Becoming a foster family for cats? A wonderful way to help animals and charities but what is really the role of these families and how to welcome an animal?
Many people don't know this, but foster families also exist for animals and, for the most part, they make it possible to relieve many animal protection charities that do not have premises or shelters to welcome all abandoned animals.
As the name suggests, a foster family will take in an animal until it finds a family to adopt it. The foster family will have the duty to take care of the animal by offering it a home and a little love for an indefinite period of time, which can vary from a few days to several months or even years. Being a foster family is like being a volunteer for an animal charity and taking care of the animal as if it were your own.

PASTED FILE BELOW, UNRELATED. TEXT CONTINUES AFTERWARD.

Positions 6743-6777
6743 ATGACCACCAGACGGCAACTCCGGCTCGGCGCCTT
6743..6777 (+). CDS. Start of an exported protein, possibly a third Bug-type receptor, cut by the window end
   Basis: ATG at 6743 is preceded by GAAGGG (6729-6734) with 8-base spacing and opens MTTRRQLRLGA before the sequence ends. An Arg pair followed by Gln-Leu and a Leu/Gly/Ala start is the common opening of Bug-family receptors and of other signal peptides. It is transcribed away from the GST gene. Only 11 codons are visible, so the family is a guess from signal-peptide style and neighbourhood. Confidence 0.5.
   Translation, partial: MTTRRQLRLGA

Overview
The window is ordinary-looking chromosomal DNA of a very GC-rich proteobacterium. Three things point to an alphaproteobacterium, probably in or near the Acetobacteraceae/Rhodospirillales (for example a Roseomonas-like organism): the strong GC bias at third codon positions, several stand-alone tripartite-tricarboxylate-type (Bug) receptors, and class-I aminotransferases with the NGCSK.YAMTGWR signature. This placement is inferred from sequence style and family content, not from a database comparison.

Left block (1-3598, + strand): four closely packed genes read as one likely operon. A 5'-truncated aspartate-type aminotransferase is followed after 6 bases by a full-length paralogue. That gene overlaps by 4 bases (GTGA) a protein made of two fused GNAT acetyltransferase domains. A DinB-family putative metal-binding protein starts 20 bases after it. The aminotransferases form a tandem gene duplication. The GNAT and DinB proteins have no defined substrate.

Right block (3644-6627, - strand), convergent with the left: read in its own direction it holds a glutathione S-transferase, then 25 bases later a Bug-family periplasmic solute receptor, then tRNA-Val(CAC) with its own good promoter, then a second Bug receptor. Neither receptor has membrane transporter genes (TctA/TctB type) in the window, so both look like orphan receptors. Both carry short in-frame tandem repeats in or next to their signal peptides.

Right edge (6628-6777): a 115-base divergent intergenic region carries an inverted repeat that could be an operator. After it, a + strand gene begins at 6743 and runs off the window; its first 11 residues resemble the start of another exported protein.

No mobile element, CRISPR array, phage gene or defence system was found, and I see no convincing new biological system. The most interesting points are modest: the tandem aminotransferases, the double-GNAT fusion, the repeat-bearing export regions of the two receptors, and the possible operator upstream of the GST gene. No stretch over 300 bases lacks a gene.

Sounds easy? It isn’t always so easy to foster a cat. Find out 10 things you should know before becoming a foster family.
Do you get paid to foster?
As a volunteer for a charity, you obviously don’t get paid to foster. This activity actually costs money, since the animal's food must be paid for. Charities pay for the veterinary expenses and some even pay for the animal’s food. But this is not always the case.
Is fostering a pet expensive/what do you have to pay for when you foster?
This all depends on you. Some families spend quite a bit for the cats they’ve fostered because they bought cat trees, cat toys, loads of treats, wet food, new equipment, etc. Whereas other families bought the basic equipment a cat needs, such as a litter box, cat food and maybe one or two toys.